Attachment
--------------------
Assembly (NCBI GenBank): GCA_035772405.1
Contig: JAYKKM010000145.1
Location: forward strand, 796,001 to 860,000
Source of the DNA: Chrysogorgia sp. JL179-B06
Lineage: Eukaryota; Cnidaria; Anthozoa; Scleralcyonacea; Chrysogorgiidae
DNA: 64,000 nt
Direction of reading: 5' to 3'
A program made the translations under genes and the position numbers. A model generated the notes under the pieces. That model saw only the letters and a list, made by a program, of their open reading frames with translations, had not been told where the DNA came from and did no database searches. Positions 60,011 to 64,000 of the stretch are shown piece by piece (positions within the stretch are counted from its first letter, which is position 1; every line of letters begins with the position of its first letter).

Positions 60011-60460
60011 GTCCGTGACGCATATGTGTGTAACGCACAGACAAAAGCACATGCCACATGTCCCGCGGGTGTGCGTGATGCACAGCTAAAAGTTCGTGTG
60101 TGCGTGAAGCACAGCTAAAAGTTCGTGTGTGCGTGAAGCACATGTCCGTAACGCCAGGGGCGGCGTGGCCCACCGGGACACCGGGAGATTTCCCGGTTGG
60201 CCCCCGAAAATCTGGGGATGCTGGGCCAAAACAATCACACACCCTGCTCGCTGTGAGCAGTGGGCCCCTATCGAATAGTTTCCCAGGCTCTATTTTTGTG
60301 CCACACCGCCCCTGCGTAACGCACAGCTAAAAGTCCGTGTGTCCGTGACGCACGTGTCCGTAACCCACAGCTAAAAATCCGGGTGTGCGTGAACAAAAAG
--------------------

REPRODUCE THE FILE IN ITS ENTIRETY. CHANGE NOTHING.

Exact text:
Assembly (NCBI GenBank): GCA_035772405.1
Contig: JAYKKM010000145.1
Location: forward strand, 796,001 to 860,000
Source of the DNA: Chrysogorgia sp. JL179-B06
Lineage: Eukaryota; Cnidaria; Anthozoa; Scleralcyonacea; Chrysogorgiidae
DNA: 64,000 nt
Direction of reading: 5' to 3'
A program made the translations under genes and the position numbers. A model generated the notes under the pieces. That model saw only the letters and a list, made by a program, of their open reading frames with translations, had not been told where the DNA came from and did no database searches. Positions 60,011 to 64,000 of the stretch are shown piece by piece (positions within the stretch are counted from its first letter, which is position 1; every line of letters begins with the position of its first letter).

Positions 60011-60460
60011 GTCCGTGACGCATATGTGTGTAACGCACAGACAAAAGCACATGCCACATGTCCCGCGGGTGTGCGTGATGCACAGCTAAAAGTTCGTGTG
60101 TGCGTGAAGCACAGCTAAAAGTTCGTGTGTGCGTGAAGCACATGTCCGTAACGCCAGGGGCGGCGTGGCCCACCGGGACACCGGGAGATTTCCCGGTTGG
60201 CCCCCGAAAATCTGGGGATGCTGGGCCAAAACAATCACACACCCTGCTCGCTGTGAGCAGTGGGCCCCTATCGAATAGTTTCCCAGGCTCTATTTTTGTG
60301 CCACACCGCCCCTGCGTAACGCACAGCTAAAAGTCCGTGTGTCCGTGACGCACGTGTCCGTAACCCACAGCTAAAAATCCGGGTGTGCGTGAACAAAAAG